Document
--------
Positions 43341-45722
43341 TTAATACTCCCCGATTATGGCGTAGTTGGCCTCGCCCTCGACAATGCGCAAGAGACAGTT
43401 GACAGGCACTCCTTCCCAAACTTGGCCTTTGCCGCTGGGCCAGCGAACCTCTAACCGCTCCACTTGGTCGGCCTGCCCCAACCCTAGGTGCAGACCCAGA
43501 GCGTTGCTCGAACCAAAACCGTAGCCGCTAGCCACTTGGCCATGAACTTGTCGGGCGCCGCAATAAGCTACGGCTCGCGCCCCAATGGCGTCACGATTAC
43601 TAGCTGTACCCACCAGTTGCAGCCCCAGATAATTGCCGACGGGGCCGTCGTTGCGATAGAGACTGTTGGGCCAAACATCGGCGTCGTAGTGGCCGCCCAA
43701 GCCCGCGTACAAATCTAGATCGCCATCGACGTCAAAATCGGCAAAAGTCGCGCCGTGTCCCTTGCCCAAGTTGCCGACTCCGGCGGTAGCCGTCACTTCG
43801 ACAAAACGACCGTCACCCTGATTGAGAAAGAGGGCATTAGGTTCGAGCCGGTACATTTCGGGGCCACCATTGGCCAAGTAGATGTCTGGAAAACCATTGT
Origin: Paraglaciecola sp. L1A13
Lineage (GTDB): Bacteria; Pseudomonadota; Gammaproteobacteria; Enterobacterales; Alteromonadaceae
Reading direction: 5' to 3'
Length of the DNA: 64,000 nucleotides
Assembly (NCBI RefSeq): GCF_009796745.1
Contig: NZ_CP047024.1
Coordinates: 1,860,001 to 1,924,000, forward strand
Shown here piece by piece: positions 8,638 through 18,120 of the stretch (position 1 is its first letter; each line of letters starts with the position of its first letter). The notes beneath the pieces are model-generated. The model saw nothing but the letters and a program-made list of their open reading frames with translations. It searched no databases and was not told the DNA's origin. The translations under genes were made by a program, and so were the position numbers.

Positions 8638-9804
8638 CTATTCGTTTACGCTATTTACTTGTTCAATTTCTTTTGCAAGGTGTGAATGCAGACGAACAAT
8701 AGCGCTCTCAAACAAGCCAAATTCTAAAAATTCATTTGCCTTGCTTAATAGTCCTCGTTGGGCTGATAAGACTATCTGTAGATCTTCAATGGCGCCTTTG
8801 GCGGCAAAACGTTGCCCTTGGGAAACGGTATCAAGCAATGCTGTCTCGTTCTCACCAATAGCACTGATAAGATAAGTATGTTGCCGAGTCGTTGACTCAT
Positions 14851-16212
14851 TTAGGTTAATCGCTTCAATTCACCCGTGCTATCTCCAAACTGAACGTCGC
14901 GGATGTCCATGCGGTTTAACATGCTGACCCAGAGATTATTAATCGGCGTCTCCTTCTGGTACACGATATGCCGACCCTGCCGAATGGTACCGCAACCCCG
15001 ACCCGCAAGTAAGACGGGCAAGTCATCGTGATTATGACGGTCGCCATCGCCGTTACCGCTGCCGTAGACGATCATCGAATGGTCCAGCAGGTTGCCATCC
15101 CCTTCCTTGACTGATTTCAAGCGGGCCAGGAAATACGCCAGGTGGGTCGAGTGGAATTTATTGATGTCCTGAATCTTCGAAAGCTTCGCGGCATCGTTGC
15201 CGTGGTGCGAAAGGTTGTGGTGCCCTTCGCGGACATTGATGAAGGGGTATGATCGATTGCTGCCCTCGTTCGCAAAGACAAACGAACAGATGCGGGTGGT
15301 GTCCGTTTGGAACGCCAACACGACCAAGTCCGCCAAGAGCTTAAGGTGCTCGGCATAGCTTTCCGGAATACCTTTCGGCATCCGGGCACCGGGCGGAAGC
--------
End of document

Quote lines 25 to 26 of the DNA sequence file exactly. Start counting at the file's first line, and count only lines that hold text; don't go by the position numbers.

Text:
15201 CGTGGTGCGAAAGGTTGTGGTGCCCTTCGCGGACATTGATGAAGGGGTATGATCGATTGCTGCCCTCGTTCGCAAAGACAAACGAACAGATGCGGGTGGT
15301 GTCCGTTTGGAACGCCAACACGACCAAGTCCGCCAAGAGCTTAAGGTGCTCGGCATAGCTTTCCGGAATACCTTTCGGCATCCGGGCACCGGGCGGAAGC